Head and Neck surgery previously was in the domain of the general surgeons and now rightfully is slowly moving to the Otolaryngologists. Unlike the Western Nations, head and neck as a subspeciality is slowly getting recognised in our part of the world. Few National bodies have taken the initiatives in formulating guidelines and in training prospective specialists at various centres. The Otolaryngology 2015 is an opportunity for the young specialists to explore the current opportunities in the field of head and neck surgery. This forum will also help in understanding the current knowledge from the best experts in this field. Head and Neck comprises of vital structures within a critical narrow field and any small mistake is going to have fatal implications for the patient. Unlike yester years where disease removal/cancer free survival was the goal of any treatment the goal now is to achieve better cosmesis. Incisions are planned to achieve aesthetical recovery. Some of the surgeries frequently undertaken by the surgeon are: Thyroid, salivary gland surgeries, airway stenosis correction, carotid body tumours and cancers of the head and neck. In this key note address, the author will describe the various interesting head and neck surgeries undertaken by him.
Sint Lucas Andreas Ziekenhuis
Time : 10:50-11:15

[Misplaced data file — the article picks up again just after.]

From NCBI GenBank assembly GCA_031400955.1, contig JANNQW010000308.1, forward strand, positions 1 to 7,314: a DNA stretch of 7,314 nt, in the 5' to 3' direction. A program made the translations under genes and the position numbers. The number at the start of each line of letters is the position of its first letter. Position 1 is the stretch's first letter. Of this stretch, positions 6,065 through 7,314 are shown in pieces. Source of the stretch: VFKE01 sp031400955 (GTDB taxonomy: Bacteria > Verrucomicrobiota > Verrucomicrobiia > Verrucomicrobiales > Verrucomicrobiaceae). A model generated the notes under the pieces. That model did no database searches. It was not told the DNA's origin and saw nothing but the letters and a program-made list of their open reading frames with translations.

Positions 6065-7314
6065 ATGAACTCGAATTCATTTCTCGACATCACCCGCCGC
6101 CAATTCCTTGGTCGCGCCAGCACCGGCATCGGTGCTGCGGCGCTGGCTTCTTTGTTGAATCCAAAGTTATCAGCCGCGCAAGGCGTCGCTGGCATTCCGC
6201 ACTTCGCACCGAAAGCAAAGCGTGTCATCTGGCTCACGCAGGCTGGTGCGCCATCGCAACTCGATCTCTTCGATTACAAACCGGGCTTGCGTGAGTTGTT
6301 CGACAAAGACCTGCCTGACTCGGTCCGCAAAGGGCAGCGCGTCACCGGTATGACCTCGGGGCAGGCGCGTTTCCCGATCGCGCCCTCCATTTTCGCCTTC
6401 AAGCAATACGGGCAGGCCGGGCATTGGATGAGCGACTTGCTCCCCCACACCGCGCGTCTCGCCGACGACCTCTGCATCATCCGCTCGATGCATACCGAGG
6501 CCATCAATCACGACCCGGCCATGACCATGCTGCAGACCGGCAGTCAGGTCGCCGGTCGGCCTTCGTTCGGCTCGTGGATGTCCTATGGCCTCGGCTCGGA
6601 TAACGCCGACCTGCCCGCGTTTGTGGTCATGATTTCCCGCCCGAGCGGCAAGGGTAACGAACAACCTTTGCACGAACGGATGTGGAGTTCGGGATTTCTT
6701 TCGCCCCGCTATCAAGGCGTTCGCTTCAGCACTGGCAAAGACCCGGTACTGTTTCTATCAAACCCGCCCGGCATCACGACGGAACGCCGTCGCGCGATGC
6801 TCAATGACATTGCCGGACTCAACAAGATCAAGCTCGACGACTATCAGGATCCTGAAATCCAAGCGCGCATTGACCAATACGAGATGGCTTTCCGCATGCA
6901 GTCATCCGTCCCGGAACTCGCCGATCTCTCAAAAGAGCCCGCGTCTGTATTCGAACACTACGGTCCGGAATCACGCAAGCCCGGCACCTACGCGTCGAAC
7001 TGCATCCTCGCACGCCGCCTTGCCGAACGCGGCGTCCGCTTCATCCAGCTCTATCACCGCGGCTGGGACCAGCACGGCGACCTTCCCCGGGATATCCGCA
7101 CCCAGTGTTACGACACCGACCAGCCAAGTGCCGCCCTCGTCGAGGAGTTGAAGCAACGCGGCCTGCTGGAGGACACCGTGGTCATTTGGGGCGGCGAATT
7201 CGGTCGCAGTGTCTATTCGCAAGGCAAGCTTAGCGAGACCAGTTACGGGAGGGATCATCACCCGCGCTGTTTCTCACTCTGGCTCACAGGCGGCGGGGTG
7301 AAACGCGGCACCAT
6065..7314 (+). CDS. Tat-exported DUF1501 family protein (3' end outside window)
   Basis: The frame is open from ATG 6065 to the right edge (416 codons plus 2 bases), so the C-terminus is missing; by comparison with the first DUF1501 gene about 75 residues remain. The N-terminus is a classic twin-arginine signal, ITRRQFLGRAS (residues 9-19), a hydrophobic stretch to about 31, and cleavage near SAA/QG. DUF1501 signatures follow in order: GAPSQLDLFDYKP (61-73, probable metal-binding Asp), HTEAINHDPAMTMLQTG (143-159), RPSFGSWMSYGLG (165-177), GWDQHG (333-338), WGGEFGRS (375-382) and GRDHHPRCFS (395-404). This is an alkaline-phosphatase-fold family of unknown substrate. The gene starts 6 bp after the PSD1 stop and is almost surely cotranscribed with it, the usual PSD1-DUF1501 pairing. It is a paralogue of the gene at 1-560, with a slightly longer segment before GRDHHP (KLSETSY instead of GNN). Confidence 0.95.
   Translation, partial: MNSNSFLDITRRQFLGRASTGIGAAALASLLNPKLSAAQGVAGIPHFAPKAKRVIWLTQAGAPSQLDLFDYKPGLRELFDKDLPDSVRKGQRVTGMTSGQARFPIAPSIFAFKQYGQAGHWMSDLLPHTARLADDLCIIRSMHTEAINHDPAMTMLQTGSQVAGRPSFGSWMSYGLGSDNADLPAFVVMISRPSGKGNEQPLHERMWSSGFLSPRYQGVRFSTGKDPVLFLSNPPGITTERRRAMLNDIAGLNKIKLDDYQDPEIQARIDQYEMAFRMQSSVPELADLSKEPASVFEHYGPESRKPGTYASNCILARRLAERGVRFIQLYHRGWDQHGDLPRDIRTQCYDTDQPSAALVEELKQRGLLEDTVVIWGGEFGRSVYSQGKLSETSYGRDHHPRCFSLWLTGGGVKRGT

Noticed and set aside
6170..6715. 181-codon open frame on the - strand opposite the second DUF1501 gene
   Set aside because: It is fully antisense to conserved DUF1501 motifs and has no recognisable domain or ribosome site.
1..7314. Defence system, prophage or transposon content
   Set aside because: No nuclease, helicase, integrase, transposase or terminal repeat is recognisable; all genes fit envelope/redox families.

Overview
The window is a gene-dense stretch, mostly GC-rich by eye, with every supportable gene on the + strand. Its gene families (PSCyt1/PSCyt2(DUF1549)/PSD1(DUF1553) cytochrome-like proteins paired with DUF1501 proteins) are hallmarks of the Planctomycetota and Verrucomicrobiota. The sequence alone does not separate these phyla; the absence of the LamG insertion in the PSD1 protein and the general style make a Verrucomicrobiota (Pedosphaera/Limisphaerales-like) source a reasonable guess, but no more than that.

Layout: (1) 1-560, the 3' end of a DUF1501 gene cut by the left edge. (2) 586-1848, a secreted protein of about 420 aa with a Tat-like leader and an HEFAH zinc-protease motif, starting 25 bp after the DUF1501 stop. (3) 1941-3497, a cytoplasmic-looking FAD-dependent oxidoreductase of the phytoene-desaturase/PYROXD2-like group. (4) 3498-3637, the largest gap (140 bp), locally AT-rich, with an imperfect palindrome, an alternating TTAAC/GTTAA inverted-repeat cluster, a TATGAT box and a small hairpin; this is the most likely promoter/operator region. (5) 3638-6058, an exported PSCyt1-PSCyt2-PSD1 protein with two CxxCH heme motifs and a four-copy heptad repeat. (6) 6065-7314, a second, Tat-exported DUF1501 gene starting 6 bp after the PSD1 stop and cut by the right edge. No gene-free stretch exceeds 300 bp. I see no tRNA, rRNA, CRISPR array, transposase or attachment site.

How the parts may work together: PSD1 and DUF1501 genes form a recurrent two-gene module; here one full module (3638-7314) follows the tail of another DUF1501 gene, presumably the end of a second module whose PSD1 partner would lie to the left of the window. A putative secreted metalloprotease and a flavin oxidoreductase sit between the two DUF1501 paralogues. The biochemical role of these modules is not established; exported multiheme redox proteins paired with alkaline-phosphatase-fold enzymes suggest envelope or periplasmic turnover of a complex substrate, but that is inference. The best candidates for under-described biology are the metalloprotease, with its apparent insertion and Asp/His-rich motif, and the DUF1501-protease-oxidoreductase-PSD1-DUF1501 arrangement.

Joep Tan is ENT surgeon and operational manager of the department of ENT at the Sint Lucas Andreas Hospital in Amsterdam, currently the largest in the Netherlands by volume of surgical and non-surgical treatment of obstructive sleep apneu syndrome. After an interruption is his medical study to complete a PhD in the basic sciences of neuroanatomy and neurophysiology at the Erasmus University Rotterdam he decided to continue the clinical part of his medical training, followed by ENT residency at the Academic Medical Centre of the University of Amsterdam, the Netherlands.Next to his clinical and managerial duties he is involved in optimising patient treatment logistics within various sleep clinics.
Obstructive sleep apnea(OSA) is characterised by collapse of the upper airway. The levels and direction of the collapse can be assessed with drug induced sleep endoscopy (DISE), a sedation technique requiring a balancing act between sleep depth and autonomous pulmonary ventilation. There is increasing evidence that endoscopic findings can predict the outcome of surgical and non surgical treatment of OSA. The presentation will address the current evidence on the diagnostic impact of drug induced sleep endoscopy on the treatment options of obstructive sleep apnea and the organisation of a safe and reliable workflow when confronted with an increasing number of patients.